On August 19, the Department of Defense apparently issued a new version of “Directive 2310.01E,” which, if you haven’t been scoring at home, is one of the central documents outlining the policies and rules applicable to the DoD Detainee Program (think Guantánamo and, at least for a few more months, Bagram). The last time the Directive was updated appears to have been in September 2006–right at the same time as the high-value detainees were moved from CIA detention at various foreign black sites to Guantánamo (when there would have been pretty good reasons for the government to revisit the DoD’s internal rules). The August 19 Directive “cancels” the September 2006 version.

Although I don’t want to prejudge the merits, I thought it would be helpful to flag at least some of the other issues that appear from the text of the new Directive at first blush, and endeavor to do so below the fold.

  1. Why now?: The timing of the release of the “reissued” Directive is perhaps the most perplexing question it raises–why now? As with the September 2006 version, is there some policy shift in the works for which updated rules were necessary? Some reason why DoD is all of a sudden worried about clarifying, across the board, its own understanding of the scope of its detention authority and the rules governing its detention facilities? If so, what is the catalyst–and how (if at all) does it help explain some of the subtle but undeniable shifts in policy the new Directive appears to encapsulate?
  2. The curious illustrations of “unprivileged belligerent”: Foremost among those shifts is the Directive’s definition of “unprivileged belligerent”–which provides two new examples to illustrate the definition: (1) “Individuals who have forfeited the protections of civilian status by joining or substantially supporting an enemy non-state armed group in the conduct of hostilities”; or (2) “Combatants who have forfeited the privileges of combatant status by engaging in spying, sabotage, or other similar acts behind enemy lines.” Both of these examples are deeply fraught: The former incorporates the controversial (and, as yet, not-judicially-approved) notion that “substantial support” suffices to render an individual a belligerent under international law even in the absence of affirmative acts of belligerency; the latter assumes that even privileged belligerents in uniform can lose their “privilege” by engaging in acts, short of perfidy, such as spying and/or sabotage. Is it really the DoD’s position that our own servicemembers permanently lose their status as privileged belligerents whenever they spy or seek to commit sabotage during wartime?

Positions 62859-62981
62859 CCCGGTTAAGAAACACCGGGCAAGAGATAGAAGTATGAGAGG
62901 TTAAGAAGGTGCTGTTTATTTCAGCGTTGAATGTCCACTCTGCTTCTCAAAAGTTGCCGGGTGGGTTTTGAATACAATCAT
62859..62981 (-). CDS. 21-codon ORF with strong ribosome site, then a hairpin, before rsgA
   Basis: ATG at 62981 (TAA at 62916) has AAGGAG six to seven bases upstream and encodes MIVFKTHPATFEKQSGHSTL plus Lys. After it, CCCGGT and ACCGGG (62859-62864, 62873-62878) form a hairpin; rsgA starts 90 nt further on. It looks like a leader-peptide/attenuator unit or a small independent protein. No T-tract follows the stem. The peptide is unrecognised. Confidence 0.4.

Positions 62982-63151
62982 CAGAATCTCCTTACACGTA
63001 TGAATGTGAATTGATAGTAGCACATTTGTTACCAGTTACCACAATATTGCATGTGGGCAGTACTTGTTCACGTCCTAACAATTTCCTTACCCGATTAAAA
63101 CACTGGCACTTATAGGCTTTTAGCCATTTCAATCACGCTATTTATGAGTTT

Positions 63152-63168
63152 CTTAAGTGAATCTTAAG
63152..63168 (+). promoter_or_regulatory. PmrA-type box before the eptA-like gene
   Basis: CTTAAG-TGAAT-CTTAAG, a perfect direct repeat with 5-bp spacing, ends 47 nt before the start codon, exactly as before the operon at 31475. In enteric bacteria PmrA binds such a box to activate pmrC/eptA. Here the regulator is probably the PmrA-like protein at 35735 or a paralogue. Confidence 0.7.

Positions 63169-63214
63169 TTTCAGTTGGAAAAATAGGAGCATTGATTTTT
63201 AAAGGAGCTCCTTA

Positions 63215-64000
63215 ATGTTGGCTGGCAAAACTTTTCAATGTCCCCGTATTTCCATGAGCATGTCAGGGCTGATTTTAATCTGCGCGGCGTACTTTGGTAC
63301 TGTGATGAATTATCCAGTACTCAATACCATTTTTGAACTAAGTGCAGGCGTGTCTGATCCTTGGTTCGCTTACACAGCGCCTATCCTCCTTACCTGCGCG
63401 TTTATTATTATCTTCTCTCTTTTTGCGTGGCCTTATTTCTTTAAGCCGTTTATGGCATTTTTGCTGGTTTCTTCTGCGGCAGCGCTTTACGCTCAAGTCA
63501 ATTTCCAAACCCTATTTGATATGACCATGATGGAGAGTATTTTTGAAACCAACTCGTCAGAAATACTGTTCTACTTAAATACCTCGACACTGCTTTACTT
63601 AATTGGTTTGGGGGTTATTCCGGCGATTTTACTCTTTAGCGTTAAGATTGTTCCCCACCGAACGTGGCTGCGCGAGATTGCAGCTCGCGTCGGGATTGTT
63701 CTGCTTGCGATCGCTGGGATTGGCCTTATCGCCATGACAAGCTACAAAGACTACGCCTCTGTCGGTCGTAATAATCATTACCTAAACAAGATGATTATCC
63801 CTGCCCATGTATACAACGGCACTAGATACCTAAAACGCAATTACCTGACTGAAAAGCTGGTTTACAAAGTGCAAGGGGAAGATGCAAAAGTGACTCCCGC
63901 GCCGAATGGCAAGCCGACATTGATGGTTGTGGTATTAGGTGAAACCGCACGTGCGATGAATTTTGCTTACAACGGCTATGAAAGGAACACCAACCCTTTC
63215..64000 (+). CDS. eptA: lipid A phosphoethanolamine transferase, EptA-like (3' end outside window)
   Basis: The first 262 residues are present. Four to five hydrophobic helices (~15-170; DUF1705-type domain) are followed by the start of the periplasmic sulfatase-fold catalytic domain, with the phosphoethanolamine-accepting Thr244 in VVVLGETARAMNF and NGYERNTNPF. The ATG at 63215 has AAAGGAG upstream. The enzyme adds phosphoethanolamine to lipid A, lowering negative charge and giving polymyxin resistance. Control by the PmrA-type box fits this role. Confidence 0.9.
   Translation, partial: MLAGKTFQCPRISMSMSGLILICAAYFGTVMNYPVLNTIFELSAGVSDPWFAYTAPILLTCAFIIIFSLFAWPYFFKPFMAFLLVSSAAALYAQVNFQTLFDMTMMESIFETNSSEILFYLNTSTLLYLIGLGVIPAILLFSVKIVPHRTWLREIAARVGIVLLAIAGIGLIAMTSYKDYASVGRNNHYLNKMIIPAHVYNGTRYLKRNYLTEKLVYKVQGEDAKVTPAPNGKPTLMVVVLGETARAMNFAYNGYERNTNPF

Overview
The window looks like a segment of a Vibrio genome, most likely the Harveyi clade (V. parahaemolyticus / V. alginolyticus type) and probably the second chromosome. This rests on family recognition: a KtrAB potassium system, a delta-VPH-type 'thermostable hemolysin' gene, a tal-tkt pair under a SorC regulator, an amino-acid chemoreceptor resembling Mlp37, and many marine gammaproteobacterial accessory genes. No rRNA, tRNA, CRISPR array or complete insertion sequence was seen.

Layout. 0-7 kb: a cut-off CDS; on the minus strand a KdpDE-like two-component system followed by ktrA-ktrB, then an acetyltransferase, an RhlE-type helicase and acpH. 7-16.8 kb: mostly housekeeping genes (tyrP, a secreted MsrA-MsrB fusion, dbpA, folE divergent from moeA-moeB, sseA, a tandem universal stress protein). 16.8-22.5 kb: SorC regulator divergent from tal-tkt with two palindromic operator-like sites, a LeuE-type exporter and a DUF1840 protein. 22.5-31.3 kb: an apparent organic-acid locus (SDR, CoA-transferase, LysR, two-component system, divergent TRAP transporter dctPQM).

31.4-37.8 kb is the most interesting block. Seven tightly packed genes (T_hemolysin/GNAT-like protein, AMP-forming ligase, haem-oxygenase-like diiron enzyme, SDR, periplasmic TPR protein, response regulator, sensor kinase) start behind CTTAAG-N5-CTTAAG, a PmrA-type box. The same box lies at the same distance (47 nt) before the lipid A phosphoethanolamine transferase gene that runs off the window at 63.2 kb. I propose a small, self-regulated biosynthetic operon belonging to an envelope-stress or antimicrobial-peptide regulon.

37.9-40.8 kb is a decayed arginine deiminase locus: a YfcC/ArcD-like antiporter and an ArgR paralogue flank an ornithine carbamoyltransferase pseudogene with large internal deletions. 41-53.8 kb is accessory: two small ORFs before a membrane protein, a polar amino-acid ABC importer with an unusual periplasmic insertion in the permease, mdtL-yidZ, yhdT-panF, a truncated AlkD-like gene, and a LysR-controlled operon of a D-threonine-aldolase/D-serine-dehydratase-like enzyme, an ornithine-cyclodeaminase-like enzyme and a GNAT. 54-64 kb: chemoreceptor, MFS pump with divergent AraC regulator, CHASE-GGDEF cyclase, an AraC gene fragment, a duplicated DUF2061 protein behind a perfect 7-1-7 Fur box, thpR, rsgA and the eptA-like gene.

3. No more detainee lawyers?: Paragraph 3(l), which governs access to detainees and detention facilities by non-DOD personnel, provides that access shall be permitted only consistent with DoD’s responsibilities to “(1) Ensure humane treatment of detainees”; “(2) Ensure the safety and security of detainees and U.S. Government personnel”; (3) “Obtain intelligence and conduct law enforcement investigations;” and “(4) Facilitate transfer and repatriation efforts.” The paragraph not only says nothing about detainee lawyers, but doesn’t even view as one of the appropriate reasons for access the detainees’ continuing right of access to their counsel (and, through such counsel, to the courts). An (unintentional?) byproduct of Hatim, perhaps?

There are still further examples of oddities in the Directive (some of which are pretty hypertechnical), but I suspect the point has been made. And it’s entirely possible that these shifts may in fact be benign, and/or based upon perfectly good explanations for any changes that actually are material. But at the very least, the sudden appearance of the new Directive without any indication from anyone in DoD as to its origins, purpose, or timing, is a very strange development, indeed.